In linguistics, a suffix (also sometimes called a postfix or ending) is an affix which is placed after the stem of a word. Common examples are case endings, which indicate the grammatical case of nouns or adjectives, and verb endings, which form the conjugation of verbs. Particularly in the study of Semitic languages, a suffix is called an afformative, as they can alter the form of the words to which they are fixed. In Indo-European studies, a distinction is made between suffixes and endings (see Proto-Indo-European root). A word-final segment that is somewhere between a free morpheme and a bound morpheme is known as a suffixoid or a semi-suffix (e.g., English -like or German -freundlich 'friendly').

Suffixes can carry grammatical information (inflectional suffixes) or lexical information (derivational suffixes). An inflectional suffix is sometimes called a desinence.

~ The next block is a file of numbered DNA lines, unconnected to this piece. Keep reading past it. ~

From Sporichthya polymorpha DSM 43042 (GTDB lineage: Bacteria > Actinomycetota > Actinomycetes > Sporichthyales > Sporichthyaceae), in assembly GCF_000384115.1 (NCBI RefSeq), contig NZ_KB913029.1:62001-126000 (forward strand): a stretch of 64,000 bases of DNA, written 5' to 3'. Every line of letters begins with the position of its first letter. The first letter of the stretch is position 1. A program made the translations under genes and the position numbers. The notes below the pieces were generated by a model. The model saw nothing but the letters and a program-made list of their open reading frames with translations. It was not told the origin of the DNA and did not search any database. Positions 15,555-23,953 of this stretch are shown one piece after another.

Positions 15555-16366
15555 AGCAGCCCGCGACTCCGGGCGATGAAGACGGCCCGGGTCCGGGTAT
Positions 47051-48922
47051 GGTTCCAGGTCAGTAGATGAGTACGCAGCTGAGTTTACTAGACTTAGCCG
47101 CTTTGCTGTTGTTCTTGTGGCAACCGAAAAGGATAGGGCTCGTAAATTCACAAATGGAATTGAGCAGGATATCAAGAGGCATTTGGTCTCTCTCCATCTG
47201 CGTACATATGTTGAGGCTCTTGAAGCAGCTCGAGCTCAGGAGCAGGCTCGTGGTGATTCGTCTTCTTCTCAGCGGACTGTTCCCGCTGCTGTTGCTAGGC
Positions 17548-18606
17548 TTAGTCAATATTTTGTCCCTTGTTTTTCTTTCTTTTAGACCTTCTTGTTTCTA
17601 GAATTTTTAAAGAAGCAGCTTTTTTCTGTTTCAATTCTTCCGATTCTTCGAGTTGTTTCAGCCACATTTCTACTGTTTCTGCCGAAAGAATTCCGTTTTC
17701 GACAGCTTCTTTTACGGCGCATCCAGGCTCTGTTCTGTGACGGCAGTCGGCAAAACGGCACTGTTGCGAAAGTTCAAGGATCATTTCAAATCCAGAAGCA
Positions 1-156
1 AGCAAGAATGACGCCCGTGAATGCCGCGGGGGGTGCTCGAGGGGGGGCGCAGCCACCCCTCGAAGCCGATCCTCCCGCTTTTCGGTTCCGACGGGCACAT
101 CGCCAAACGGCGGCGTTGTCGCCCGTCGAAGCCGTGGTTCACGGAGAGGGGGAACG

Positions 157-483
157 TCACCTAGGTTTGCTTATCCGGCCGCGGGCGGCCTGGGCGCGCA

Some examples in European languages:

Girls, where the suffix -s marks the plural.
He makes, where suffix -s marks the third person singular present tense.
It closed, where the suffix -ed marks the past tense.
De beaux jours, where the suffix -x marks the plural.
Elle est passablement jolie, where the suffix -e marks the feminine form of the adjective.

Many synthetic languages—Czech, German, Finnish, Latin, Hungarian, Russian, Turkish, etc.—use a large number of endings.

Suffixes used in English frequently have Greek, French, or Latin origins.

Read more about Suffix:  Inflectional Suffixes, Derivational Suffixes, See Also

Other articles related to "suffix":

Suffix - See Also
... Derivation (linguistics) Lexeme Marker (linguistics) Morpheme Pejorative suffix Prefix Prefix morpheme Suffix at Wiktionary WiktionaryCategoryEnglish suffixes ...
Suki Language - Morphology
... is as follows, where items in parentheses are optional verb root + (causative suffix) + (person-object suffix) + (transitive suffix) + tense suffix + person-number ...
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